Prof. Akhtarul Wasey
These are strange times as we see Muslims questioning Islam’s tenets and its prescribed laws. Just a few days ago, a respected Muslim woman filed a petition in the Supreme Court seeking directions on why women in Islam are given lesser inheritance rights than men. She wants this inequality to end by abolishing the law and equal inheritance rights for men and women following Islam.
While it should be clear that after the death of a person, his heirs are entitled to his property, it’s also fine if the person gives due shares to his heirs in his lifetime and they become the rightful owners. The correct way of Shariah is that immediately after the death of the person his inheritance should be divided and all the co-sharers should be given their share.
One important thing about inheritance is that not only the property of the deceased person but all the recurring financial benefits, such as royalties from art or books, rental from his shop and company, its trademark and market values, or his shares, etc. shall be deemed to be his property. After the owner’s death, all these shall go into the ownership of all his successors after they prove their claim.
The importance of the distribution of inheritance in the eyes of Prophet Muhammad can be gauged from the fact that general instructions are given in the Qur'an and Hadith, and small things are not fixed; But only in a few cases, the Qur'an gives details and speaks of the division of properties clearly and concisely. Allah has not given the right of the division of inheritance to a human being; rather, He has decided who will be the heirs and who will get how many shares. Both the heirs and the amount of their shares have been determined by Allah, and at the same time it has been told in the Qur'an that this division of inheritance is the limit set by Allah and he would punish those violating these.
A woman's share in inheritance is determined by Allah; a daughter's share in a father's inheritance and a sister's share in a brother's property is God-given. As long as the property is not given to them, their right will remain intact and the non-giver will be considered as usurper of the property. Therefore, if a brother has not given a share in his father's property to his sister, or our paternal aunt has not been given a share in the property of one’s grandparents’ property, or one’s father has not given a share to his sister, then this property is illegitimate. That property is the right of another person, and it would be illegal to take advantage of it without his permission.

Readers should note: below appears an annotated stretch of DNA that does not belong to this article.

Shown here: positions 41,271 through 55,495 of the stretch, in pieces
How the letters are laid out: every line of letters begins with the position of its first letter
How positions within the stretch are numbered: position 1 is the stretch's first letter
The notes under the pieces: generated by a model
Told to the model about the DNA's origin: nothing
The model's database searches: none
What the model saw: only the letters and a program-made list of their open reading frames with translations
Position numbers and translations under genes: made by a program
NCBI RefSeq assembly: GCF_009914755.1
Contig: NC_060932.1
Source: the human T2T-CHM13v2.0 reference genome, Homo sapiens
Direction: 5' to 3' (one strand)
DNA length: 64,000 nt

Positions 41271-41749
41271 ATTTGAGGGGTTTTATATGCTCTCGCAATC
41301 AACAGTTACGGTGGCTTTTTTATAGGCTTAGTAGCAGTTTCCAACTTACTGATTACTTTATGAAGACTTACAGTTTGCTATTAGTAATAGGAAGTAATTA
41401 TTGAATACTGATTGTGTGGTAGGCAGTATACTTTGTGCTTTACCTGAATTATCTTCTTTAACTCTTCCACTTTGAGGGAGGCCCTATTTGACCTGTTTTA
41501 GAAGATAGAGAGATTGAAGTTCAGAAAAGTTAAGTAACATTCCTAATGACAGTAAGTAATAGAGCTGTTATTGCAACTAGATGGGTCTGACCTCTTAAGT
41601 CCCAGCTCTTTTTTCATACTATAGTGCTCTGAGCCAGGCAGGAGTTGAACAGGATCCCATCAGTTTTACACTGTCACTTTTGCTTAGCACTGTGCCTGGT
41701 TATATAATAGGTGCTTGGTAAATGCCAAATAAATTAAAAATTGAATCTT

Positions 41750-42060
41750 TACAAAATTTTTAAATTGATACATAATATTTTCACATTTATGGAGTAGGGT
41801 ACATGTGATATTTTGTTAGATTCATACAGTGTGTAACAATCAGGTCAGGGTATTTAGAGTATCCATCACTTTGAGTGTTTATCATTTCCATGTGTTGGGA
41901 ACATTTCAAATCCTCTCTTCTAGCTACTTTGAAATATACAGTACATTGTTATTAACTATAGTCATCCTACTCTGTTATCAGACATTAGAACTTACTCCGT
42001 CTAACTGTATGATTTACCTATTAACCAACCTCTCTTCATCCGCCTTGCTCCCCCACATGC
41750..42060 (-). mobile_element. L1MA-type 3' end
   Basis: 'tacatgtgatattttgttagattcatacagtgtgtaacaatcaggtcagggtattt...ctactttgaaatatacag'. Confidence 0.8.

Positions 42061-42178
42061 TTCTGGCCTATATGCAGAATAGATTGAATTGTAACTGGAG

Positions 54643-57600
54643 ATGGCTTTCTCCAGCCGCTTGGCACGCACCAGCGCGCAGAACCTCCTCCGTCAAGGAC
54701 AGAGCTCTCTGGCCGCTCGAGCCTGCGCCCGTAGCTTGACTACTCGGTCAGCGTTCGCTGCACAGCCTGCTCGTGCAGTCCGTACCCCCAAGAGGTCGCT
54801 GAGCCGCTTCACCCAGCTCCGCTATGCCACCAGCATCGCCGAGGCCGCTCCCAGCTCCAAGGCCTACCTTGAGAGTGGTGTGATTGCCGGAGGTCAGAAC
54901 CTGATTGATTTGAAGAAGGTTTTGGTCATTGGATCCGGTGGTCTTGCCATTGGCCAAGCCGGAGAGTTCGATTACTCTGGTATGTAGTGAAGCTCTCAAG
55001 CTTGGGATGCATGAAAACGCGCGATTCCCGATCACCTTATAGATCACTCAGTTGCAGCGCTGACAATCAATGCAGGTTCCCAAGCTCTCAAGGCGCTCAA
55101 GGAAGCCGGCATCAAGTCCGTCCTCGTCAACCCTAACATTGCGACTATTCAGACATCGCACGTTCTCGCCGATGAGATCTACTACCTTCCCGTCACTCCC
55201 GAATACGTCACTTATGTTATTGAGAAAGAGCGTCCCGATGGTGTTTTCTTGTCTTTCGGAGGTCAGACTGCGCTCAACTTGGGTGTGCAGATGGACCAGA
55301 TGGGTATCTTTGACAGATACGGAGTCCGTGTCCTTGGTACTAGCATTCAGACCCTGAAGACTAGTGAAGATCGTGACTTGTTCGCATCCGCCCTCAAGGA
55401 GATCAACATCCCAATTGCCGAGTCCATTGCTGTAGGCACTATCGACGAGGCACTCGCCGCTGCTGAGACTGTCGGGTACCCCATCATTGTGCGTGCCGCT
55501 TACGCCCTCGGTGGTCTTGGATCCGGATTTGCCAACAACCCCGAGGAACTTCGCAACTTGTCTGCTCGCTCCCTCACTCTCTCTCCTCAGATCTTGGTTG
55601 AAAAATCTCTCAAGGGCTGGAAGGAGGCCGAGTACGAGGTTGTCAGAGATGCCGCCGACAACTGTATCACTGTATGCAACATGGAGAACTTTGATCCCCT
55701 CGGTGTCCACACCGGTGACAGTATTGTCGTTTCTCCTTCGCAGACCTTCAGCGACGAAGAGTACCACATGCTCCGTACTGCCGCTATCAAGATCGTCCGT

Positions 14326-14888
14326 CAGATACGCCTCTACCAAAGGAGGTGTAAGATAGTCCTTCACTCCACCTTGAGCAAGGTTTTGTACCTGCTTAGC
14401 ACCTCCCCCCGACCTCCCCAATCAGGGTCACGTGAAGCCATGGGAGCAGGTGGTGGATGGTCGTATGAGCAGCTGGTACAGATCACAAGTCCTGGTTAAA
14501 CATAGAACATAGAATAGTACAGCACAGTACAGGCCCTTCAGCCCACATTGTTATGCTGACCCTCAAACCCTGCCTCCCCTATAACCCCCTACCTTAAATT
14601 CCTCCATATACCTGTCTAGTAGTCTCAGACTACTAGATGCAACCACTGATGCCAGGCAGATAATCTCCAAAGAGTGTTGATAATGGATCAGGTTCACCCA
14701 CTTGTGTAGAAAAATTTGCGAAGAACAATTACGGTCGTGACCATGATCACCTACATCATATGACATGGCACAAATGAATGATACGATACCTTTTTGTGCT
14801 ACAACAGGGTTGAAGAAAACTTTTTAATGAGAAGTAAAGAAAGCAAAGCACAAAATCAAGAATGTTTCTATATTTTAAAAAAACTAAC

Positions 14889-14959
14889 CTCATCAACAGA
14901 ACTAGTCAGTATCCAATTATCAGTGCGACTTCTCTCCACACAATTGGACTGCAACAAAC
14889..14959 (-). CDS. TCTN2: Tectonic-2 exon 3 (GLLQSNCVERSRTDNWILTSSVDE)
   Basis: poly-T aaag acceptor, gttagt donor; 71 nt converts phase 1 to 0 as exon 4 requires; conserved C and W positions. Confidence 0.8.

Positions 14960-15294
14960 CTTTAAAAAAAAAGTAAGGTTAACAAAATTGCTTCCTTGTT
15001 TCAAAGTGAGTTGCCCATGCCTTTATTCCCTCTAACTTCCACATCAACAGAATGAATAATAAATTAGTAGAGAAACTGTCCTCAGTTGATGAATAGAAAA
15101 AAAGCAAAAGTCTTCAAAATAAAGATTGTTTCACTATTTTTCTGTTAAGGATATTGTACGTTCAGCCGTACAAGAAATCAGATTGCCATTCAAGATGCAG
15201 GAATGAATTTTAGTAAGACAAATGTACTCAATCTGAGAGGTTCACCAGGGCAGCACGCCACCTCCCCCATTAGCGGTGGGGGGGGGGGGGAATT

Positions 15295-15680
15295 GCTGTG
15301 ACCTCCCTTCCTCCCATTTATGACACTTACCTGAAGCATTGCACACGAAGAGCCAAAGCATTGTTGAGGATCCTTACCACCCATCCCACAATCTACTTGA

Even if our grandmother, or our sister, is no longer alive, they will not lose that right; rather their share will remain the same and their successors will be the inheritors of their share. Another important thing about a woman's inheritance is that she can inherit at any age, whether she is a small child, an older woman, the only child of her parents, or has siblings.
Muslim men offering prayers in Srinagar
Similarly, a woman inherits from her maternal home and also from her in-laws, not only from her father and husband, but also from her mother, and brother. In this way, she gets this share many times in his life. The inheritance includes not only the property of the deceased person but also all the material stuff left by him, be it agricultural land or residential house, bank balance or shares and trademarks, or any other kind of financial rights.
A fundamental point of the Islamic law of inheritance is that the share of an heir is not fixed in such a way that he gets a fixed share in every situation; Rather, each heir's share fluctuates depending on how many heirs the deceased has left. However, it is y decided which successor will get how many shares in any situation.
As for the women's share in inheritance, it is generally understood that in Islam the woman's share is lower than that of the man, but in reality, it is wrong. An analytical study of the law of inheritance in Islam in the light of the data leads us to the conclusion that overall (both in terms of quality and quantity) the share of women is more than that of men. Therefore, the range of possible cases of inheritance indicates that in most cases, a woman gets a share equal to that of a man and more than a man. In comparison only in four cases, the share of women is less than that of men and those cases are as follows:
1. If brothers and sisters are alive, then the share of the sister is half of the share of the brother.
2. If the mother and father are alive then the share of the mother is half of the share of the father.
3. If the father has a brother or a sister, the share of the sister is half of the share of the brother.
4. A wife's share in the husband's inheritance becomes half of what her husband would have in her property.
The important thing to remember about inheritance is that it is closely related to the Islamic law of alimony; That is, on the one hand, where a woman gets the inheritance, on the other hand, the responsibility for her expenses and economic needs is also on the men, so her share in the inheritance decreases and where the expenses for which she is responsible are less, her share in the inheritance increases.
Behind this is an understanding that the woman should not be financially helpless.
(The author is Professor Emeritus (Islamic Studies), Jamia Millia Islamia) Ideas are personal